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Original Research ARTICLE Provisionally accepted The full-text will be published soon. Notify me

Front. Plant Sci. | doi: 10.3389/fpls.2019.01467

High genetic diversity with weak phylogeographic structure of the invasive Spartina alterniflora (Poaceae) in China

 Lei Shang1,  Linfeng Li2,  Zhiping Song1, Yi Wang1,  Ji Yang1,  CHUAN-CHAO WANG1, Shi-Yun Qiu1,  Jin-Xin Huang1, Ming Nie1, Lorne Wolfe3 and  Bo Li1*
  • 1Key Laboratory for Biodiversity Science and Ecological Engineering, School of Life Sciences, Fudan University, China
  • 2Washington University in St. Louis, United States
  • 3School of Life Sciences, University of KwaZulu-Natal, South Africa

Biological invasion represents a global issue of concern due to its large negative impacts on native ecosystems and society. Elucidating the evolutionary history and genetic basis underpinning invasiveness is critical to understanding how alien species invade and adapt to novel environments. Smooth cordgrass (Spartina alterniflora, 2n = 6x = 62) is a notorious invasive species that causes heavily negative effects on native ecosystems worldwide. Here we addressed the evolutionary mechanisms underlying the invasion and dispersal history of this species along the China coast in the past decades. We employed nine microsatellites and three chloroplast genes to investigate phylogeographic structure and genetic diversity of 22 native and invasive S. alterniflora populations in United States and China. Demographic history simulation was also performed for both the native and invasive populations, respectively. Comparative genetic analyses of these natural populations revealed that although all the Chinese populations were introduced only once, high level of genetic diversity with weak geographic structure was observed. In particular, both the genetic features and mathematical simulation illustrated very recent population expansion in the Chinese populations. In addition, we found that genetic variants identified in native US populations were mixed in the Chinese populations, suggesting the recombination of these original variants during the invasion process. These genetic attributes indicate that Chinese populations might not have experienced a genetic bottleneck during the invasion process. High genetic diversity and genetic admixture might have contributed to the success of invasion of S. alterniflora in China. Our study provides a framework of how the smooth cordgrass spreads along the China coast as well as its potential genetic mechanisms underlying the invasion.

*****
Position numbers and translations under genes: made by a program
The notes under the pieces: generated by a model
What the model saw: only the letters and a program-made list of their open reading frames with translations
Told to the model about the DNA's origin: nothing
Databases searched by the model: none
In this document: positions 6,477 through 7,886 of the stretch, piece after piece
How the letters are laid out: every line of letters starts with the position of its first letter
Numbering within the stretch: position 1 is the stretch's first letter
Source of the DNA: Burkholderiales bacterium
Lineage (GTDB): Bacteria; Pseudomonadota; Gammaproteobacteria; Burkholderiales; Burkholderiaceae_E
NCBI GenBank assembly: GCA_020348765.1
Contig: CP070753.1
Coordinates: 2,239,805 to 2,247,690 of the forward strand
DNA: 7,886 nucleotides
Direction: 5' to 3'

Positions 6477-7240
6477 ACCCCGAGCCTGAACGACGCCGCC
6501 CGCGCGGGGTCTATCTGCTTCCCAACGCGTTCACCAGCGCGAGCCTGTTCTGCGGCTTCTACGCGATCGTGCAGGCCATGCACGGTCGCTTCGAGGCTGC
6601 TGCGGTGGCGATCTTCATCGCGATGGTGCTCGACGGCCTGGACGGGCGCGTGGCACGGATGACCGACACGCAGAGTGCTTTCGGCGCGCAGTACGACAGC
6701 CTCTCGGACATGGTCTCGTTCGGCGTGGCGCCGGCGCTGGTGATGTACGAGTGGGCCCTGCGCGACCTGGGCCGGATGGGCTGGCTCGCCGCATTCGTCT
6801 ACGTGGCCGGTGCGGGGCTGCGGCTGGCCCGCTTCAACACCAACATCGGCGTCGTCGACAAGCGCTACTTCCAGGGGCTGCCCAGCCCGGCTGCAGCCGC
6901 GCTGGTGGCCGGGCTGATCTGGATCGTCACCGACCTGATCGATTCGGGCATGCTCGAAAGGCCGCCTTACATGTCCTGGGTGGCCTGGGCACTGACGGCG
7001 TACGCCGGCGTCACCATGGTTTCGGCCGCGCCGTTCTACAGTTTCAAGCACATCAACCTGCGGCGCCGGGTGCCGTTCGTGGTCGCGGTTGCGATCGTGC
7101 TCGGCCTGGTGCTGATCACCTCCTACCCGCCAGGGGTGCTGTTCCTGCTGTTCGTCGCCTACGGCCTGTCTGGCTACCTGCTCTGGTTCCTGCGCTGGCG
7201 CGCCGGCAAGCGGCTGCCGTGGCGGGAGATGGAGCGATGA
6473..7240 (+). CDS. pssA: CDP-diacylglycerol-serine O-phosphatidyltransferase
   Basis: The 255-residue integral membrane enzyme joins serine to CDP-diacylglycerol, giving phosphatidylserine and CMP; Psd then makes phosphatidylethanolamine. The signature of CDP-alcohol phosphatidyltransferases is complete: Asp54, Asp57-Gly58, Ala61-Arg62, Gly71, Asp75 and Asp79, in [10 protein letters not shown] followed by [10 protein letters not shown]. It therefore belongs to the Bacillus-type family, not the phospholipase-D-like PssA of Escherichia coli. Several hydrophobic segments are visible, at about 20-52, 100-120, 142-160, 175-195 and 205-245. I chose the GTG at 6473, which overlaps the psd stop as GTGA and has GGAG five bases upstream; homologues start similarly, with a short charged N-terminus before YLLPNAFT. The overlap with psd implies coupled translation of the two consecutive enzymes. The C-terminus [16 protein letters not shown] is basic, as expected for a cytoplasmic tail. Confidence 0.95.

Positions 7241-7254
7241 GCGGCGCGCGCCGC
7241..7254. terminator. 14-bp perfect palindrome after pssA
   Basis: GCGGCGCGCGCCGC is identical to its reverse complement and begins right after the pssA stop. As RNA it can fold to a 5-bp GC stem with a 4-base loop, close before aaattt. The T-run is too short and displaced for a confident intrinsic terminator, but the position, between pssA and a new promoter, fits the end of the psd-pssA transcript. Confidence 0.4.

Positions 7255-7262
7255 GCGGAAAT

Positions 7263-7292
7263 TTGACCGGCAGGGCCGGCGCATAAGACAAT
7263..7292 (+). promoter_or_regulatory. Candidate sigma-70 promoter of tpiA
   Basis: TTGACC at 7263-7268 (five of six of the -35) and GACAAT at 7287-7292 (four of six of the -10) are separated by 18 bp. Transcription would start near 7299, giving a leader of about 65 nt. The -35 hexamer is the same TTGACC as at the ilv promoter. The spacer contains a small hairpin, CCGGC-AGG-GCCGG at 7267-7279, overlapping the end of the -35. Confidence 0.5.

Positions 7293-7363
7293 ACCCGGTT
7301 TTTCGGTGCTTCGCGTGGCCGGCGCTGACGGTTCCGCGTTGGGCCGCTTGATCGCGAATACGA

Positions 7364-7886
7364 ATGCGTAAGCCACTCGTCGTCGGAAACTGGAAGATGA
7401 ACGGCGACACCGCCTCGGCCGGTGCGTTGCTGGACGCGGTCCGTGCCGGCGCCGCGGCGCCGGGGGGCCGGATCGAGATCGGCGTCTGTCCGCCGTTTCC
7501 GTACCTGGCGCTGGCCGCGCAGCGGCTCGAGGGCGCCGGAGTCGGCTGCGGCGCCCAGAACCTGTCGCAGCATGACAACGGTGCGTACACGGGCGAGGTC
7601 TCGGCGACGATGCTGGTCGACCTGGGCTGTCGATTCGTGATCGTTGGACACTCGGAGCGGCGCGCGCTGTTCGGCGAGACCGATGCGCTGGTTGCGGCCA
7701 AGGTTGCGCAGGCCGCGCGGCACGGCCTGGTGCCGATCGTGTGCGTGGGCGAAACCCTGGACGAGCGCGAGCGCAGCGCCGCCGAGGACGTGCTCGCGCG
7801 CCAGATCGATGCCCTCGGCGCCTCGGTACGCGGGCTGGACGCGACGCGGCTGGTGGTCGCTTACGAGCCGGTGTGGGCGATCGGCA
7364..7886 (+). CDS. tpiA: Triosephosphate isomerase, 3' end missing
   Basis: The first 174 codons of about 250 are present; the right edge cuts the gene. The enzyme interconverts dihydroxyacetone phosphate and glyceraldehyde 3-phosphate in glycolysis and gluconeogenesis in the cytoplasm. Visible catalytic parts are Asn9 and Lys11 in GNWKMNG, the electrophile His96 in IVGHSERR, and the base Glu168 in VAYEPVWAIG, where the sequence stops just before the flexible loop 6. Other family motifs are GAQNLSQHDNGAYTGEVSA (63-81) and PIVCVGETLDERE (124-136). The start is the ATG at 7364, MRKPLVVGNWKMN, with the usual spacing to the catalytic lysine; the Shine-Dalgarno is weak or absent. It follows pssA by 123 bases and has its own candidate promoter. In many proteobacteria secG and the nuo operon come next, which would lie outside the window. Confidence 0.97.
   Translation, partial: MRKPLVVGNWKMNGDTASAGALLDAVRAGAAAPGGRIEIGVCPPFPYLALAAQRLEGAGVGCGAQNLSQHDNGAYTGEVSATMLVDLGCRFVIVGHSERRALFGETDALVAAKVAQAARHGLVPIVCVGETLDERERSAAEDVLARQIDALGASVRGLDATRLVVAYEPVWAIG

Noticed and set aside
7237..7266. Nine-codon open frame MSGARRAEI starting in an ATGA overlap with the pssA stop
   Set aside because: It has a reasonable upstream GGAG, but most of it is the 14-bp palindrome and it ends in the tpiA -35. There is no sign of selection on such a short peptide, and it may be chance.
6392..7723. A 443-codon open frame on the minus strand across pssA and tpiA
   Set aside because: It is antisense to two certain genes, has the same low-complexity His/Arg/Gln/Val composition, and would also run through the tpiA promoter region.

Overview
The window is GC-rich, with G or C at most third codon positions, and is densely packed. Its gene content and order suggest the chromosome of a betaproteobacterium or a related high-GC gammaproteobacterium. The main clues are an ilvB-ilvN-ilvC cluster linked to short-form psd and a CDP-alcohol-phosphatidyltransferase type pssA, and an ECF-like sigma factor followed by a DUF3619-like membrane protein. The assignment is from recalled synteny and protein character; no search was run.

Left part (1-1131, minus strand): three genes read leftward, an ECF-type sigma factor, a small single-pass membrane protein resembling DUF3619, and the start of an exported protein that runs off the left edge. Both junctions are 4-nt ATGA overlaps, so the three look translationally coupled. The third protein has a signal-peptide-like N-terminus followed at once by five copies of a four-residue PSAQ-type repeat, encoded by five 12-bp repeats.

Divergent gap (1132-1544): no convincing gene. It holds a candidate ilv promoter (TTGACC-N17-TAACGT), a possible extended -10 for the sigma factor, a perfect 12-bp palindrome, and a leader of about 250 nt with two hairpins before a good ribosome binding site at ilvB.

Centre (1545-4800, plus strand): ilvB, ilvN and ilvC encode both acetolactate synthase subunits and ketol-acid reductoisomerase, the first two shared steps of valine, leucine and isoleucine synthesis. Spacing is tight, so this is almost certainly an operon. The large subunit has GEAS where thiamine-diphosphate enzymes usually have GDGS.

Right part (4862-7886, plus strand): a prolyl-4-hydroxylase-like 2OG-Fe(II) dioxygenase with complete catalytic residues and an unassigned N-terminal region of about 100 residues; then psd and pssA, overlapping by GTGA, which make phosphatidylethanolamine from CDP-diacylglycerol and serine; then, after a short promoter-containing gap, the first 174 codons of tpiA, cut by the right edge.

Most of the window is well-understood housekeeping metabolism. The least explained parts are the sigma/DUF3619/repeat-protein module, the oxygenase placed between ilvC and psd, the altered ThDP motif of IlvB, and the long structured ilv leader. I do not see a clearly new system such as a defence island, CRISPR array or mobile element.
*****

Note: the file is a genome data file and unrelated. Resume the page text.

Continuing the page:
Keywords: Genetic admixture, Mathematical simulation, Population variation, plant invasion, Rapid evolution, Spartina alterniflora

Received: 28 Jul 2019; Accepted: 22 Oct 2019.

Copyright: © 2019 Shang, Li, Song, Wang, Yang, WANG, Qiu, Huang, Nie, Wolfe and Li. This is an open-access article distributed under the terms of the Creative Commons Attribution License (CC BY). The use, distribution or reproduction in other forums is permitted, provided the original author(s) and the copyright owner(s) are credited and that the original publication in this journal is cited, in accordance with accepted academic practice. No use, distribution or reproduction is permitted which does not comply with these terms.

* Correspondence: Mx. Bo Li, Key Laboratory for Biodiversity Science and Ecological Engineering, School of Life Sciences, Fudan University, Shanghai, 200433, China,